Saturday, December 5, 2009

What Are The Right Limits To Carry On Your Car Insurance?

Brad Hagar posed a great question to us the other day that is worth sharing with everyone. "Why do I need to carry higher limits then what the state requires me to carry? Isn't 25/50/15 good enough"? We get this question about liability coverage quite often. Colorado's laws have a lot to do with the answer, and it's definitely an aswer that everyone should know.

A few years back, Colorado became a “tort” state, meaning whoever causes the damages in a car accident is responsible for paying ALL the bills that result from the crash. All medical, rehabilitation, work loss, pain and suffering, as well as fixing any cars or other property you damage. The state requires that you carry liability coverage in the amounts of $25,000 for an injured person, $50,000 for total accident injuries (in case you injure more than one person), and $15,000 to repair or replace any property you damage.

Obviously, $25,000 won’t go very far if someone is seriously injured in an accident. That amount can be spent before a crash victim even gets out of the emergency room. Factor in a stay in the hospital, missed work and rehabilitation and you could easily be faced with a bill of $100,000 or more. As far as fixing cars and other property you may damage, how far is $15,000 really going to go? How much did you pay for your last car? If it was less than $15,000, you are the exception, not the norm. The average car cost in the United States is $28,400 – a full $13,000 above the state required minimum on your car insurance.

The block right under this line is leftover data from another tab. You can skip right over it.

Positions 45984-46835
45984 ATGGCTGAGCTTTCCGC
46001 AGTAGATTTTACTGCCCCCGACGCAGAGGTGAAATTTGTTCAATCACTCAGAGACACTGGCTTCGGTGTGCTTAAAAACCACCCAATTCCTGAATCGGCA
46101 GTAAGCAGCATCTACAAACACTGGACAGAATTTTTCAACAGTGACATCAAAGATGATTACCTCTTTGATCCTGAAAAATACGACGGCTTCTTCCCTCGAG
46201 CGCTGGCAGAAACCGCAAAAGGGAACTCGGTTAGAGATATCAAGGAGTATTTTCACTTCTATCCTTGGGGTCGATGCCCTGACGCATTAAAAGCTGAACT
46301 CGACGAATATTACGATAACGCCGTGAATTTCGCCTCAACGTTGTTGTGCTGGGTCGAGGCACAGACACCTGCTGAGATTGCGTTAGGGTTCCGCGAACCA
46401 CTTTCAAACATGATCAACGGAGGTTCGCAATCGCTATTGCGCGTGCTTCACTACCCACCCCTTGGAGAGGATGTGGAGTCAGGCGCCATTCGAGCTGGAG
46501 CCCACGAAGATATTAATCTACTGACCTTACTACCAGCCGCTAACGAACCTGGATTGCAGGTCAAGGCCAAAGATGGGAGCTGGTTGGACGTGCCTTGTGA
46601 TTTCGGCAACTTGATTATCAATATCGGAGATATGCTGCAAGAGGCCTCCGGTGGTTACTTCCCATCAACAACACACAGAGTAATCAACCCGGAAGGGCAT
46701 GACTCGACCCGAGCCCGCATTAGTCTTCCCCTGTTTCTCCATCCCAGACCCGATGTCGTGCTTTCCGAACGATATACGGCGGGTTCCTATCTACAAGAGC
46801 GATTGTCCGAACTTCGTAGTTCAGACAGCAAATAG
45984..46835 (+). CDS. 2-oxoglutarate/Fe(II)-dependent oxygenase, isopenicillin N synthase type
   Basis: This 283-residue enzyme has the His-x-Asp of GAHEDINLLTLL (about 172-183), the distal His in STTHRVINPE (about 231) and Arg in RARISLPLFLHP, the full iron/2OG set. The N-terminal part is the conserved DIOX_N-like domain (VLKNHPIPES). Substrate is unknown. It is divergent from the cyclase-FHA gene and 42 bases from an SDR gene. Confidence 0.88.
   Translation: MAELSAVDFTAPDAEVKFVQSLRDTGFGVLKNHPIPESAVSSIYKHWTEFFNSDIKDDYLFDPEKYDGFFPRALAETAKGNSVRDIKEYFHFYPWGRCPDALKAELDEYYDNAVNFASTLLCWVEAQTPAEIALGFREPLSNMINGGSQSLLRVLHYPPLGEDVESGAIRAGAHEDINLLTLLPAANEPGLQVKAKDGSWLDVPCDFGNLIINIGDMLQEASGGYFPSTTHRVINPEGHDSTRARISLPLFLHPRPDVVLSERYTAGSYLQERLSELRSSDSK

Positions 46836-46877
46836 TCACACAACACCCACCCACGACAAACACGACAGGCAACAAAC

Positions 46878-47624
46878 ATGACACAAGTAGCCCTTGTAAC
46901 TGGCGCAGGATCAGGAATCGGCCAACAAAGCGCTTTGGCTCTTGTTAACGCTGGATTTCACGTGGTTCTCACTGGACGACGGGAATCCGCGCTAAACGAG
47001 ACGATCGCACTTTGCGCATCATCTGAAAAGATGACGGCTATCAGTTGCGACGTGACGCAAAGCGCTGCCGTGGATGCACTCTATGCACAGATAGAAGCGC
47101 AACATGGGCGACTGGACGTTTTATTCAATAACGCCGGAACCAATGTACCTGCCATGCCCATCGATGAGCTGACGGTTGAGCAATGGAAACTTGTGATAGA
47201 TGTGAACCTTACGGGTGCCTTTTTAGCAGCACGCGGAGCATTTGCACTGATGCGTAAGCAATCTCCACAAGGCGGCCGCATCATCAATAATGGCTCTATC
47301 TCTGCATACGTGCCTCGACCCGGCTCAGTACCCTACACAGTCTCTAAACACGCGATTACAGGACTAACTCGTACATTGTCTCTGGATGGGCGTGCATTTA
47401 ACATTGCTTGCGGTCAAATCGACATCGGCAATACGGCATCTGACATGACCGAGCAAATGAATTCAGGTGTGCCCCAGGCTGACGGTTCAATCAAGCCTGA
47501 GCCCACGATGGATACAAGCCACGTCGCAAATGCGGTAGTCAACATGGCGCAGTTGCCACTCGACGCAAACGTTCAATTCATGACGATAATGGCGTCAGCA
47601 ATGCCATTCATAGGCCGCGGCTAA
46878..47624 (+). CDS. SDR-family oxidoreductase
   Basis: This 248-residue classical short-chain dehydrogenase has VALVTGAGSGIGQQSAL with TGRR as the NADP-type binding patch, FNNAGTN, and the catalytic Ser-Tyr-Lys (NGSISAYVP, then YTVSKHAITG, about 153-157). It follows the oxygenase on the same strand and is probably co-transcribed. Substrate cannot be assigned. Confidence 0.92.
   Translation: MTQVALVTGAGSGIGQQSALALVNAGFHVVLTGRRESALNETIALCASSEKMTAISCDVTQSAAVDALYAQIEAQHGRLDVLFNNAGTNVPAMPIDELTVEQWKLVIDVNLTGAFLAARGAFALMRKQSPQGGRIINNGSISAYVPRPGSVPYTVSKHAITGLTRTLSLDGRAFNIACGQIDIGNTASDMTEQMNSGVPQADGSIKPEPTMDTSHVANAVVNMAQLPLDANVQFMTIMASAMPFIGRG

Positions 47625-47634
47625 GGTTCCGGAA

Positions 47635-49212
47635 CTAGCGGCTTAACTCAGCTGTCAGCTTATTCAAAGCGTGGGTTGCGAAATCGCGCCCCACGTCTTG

If you are carrying the state required minimums and you cause a serious car crash, what will happen? Once injuries or damages exceed your policy limits, your insurance company is no longer responsible for the rest – but you still are! If someone has $100,000 worth of medical bills, and your insurance company has paid the first $25,000 (your state required minimums), YOU will have to pay the other $75,000 still owed. In Colorado, if you do not have the $75,000 than the state will garnish your wages, put liens on your property, and do whatever else they need to in order for you to pay the full amount. The same holds true for damages you cause to property; if the amount of damage is over your $15,000 limit, the rest will come out of your pocket.

So, why should you carry limits higher than the state required minimums? Because paying a few extra dollars per month for higher limits can save you thousands (or hundreds of thousands) of dollars if you are the cause of a serious car accident. Even if you are younger, or don’t have many assets yet, higher insurance limits will help protect your earnings by making sure your paycheck does not get garnished to pay any outstanding judgments against you.

Talk to your local, professional insurance agent to see which insurance limits are right for you. No one means to cause an accident, that’s why they’re called accidents and not on-purposes, but if you are the cause of an accident, make sure you have enough insurance to pay ALL the damages. After all, that’s what insurance is for.

By Robert Edgin

Other RelatedPosts:
Do You Need Medical Payments On Yor Car Insurance?

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